Winderman: NBA schedule event highlights gulf between haves, have nots

5 Comments

Thumbnail image for Nba_logo.pngWhat was that? No, seriously, what was that?

The NBA kind of, sort of, released its 2010-11 schedule Tuesday.

Well, not the entire schedule.

Well, not even the entire opening-week schedule.

And it also announced its holiday lineup, if the only holidays your heartless boss offers are Christmas and Martin Luther King Jr. Day.

Thanksgiving? New Year’s? Never heard of ’em (but the league was kind enough to inform the youngsters in Utah and Oklahoma City that their teams would be playing on Halloween).

If you haven’t noticed in recent weeks, the NBA has gone about creating a profound gulf between the haves and have nots. Actually, it’s more media-driven than anything, but it’s as if there are the Lakers and the Heat and a bunch of filler to get us to the first week of June.

So how does the NBA address that?

By staging a one-hour prime-time special on its cable outlet to announce a few nationally televised games a week before the entire schedule is released. (At least that’s what we’ve been led to believe, unless Craig Sager has one more outfit for NBA TV’s announcement of the league’s Groundhog Day schedule.)

For Lakers fans, Tuesday’s production was reasonably sating. Four Lakers games were announced, a robust five-percent appetizer of the overall schedule.

Orlando and Chicago also had four of their games announced.

For the Heat, Trail Blazers and Celtics, three 2010-11 games were announced.

But for fans of the Raptors, Nets, Cavaliers, Pistons, Pacers, Bucks, Hornets and Bobcats, it was all a big tease. Those fans have to wait another week for a single sniff of the upcoming schedule.

It’s almost as if the NBA was sending a message that they simple don’t matter.

But here’s where the entire production, the entire process fell flat:

Not a single San Antonio or Dallas game was released. Apparently, Tim Duncan has retired without telling anyone and Dirk Nowitzki left the Mavericks in free agency.

This is not how you treat your fans, by teasing them for a week.

No, this was not “The Decision.” That was pure torment for many.

But it also is not something that should have been delivered in its wake.

Ira Winderman writes regularly for NBCSports.com and covers the Heat and the NBA for the South Florida Sun-Sentinel.

Trail Blazers beat Suns by 48, biggest season-opening rout in NBA history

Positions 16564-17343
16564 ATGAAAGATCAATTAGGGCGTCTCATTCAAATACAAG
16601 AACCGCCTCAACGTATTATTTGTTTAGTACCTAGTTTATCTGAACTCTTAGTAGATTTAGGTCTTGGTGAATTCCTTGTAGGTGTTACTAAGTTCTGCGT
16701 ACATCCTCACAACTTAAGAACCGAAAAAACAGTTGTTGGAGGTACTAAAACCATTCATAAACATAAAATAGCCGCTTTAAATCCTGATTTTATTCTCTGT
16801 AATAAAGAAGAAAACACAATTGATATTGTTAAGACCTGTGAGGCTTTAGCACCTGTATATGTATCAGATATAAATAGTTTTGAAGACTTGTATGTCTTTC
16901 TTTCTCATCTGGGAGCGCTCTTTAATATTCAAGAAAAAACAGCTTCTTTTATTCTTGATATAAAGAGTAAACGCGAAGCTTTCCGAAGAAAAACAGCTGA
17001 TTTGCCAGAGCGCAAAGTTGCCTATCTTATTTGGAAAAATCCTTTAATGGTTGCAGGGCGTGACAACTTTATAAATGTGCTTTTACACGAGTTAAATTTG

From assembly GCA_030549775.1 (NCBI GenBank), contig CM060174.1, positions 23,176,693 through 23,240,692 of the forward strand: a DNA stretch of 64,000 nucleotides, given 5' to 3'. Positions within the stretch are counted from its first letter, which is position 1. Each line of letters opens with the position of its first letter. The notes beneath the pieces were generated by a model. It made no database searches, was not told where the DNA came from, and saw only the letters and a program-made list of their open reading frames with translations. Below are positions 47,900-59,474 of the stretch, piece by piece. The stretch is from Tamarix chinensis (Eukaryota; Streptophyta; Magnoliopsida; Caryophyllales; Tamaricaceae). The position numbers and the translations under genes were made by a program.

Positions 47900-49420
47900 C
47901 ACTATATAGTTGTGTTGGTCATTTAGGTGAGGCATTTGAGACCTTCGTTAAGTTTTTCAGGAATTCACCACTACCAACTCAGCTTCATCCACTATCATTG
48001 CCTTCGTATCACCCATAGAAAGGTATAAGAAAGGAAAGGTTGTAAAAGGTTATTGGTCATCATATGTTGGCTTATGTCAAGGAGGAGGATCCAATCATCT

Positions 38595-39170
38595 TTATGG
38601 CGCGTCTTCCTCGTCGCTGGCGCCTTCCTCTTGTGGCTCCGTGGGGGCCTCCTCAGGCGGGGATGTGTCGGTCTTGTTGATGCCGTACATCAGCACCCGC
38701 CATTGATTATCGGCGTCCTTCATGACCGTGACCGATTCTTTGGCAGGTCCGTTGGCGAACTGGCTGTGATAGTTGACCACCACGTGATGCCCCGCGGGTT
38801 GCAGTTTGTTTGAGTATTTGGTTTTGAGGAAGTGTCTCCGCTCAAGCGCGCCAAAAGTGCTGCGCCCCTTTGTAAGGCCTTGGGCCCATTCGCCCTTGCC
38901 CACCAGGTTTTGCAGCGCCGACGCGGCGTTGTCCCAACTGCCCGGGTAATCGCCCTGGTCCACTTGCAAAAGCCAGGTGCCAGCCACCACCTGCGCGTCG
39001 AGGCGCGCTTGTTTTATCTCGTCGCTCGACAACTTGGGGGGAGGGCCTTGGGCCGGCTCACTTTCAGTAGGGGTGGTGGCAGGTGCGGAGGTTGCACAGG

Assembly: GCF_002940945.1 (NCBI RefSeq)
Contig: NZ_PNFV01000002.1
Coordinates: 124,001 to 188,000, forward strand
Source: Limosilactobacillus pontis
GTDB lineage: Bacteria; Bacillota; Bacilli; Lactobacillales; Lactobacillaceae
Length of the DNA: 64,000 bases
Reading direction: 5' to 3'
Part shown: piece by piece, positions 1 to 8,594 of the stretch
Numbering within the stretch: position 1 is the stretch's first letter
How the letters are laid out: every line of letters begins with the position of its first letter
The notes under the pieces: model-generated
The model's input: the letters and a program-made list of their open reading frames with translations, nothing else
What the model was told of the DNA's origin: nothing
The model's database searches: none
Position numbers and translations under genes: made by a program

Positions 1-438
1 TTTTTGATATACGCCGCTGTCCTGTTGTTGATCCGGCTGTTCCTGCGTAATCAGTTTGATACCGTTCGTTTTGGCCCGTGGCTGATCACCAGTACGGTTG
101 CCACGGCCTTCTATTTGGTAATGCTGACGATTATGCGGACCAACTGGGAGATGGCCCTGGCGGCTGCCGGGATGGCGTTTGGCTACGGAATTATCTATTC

Christian Petersen/Getty Images
Leave a comment

Any controversy over C.J. McCollum‘s suspension for the season-opener should be put to rest. The Trail Blazers fared fine without him.

More than fine.

Portland beat the Suns, 124-76, Wednesday. The 48-point margin is the largest ever in a season opener, even as the Trail Blazers let a 58-point fourth-quarter lead dwindle.

Here are the most lopsided season-openers in NBA history (openers for both teams appearing twice):

image

The 48-point defeat is also the Suns’ worst lost in franchise history, topping a 44-point loss to the Seattle SuperSonics in 1988. It could be a long year in Phoenix.

Marcus Smart and Matthew Dellavedova scrap (video)

1 Comment

Marcus Smart and Matthew Dellavedova thrive on aggravating opponents, so when matched up, of course they aggravated each other.

Deduct points from Smart for pulling the hold-me-back charade behind a referee. Plus, Dellavedova’s Bucks beat Smart’s Celtics, 108-100.

Report: ‘Tremendous concern’ for Jeremy Lin’s knee injury

Leave a comment

The Nets’ projected record this season came under greater scrutiny when the Celtics traded Brooklyn’s unprotected first-round pick to the Cavaliers in the Kyrie Irving trade. After finishing third-to-last and last the previous two years, were the Nets poised to take a step forward, or would they convey a very high pick to the Cavs?

Jeremy Lin, who missed 46 games last season, getting healthy was a reason for optimism in Brooklyn and pessimism in Cleveland. But it appears the veteran guard could be out a while.

Adrian Wojnarowski of ESPN:

Billy Reinhardt of Nets Daily:

If the injury is as bad as feared, what a bummer for Lin. He came to Brooklyn expecting to play a leading role on a developing team, and he just can’t stay healthy.

The Nets were probably more focused on developing their younger players, but – especially without their own draft picks – there was no harm in shooting for the playoffs. This appears to a blow to that (already unlikely) dream.

It’s a boon to the Cavaliers, though. And whenever something significantly affects LeBron James‘ team, it has ramifications into the entire power dynamic of the Eastern Conference. For an injury to a player on a team most expect to be bad, the medical developments here will be tracked closely around the league.

Aaron Gordon throws himself alley-oop off backboard (video)

Leave a comment

Remember when Aaron Gordon was a promising fun player?

The Magic sidetracked him by playing him at small forward most of last season. But back at power forward, Gordon showed how he could push the pace as a four in Orlando’s season-opening win over the Heat.

There’s obviously flair in passing to yourself off the backboard, but it’s a sound way to improve position. Gordon did that to fantastic effect.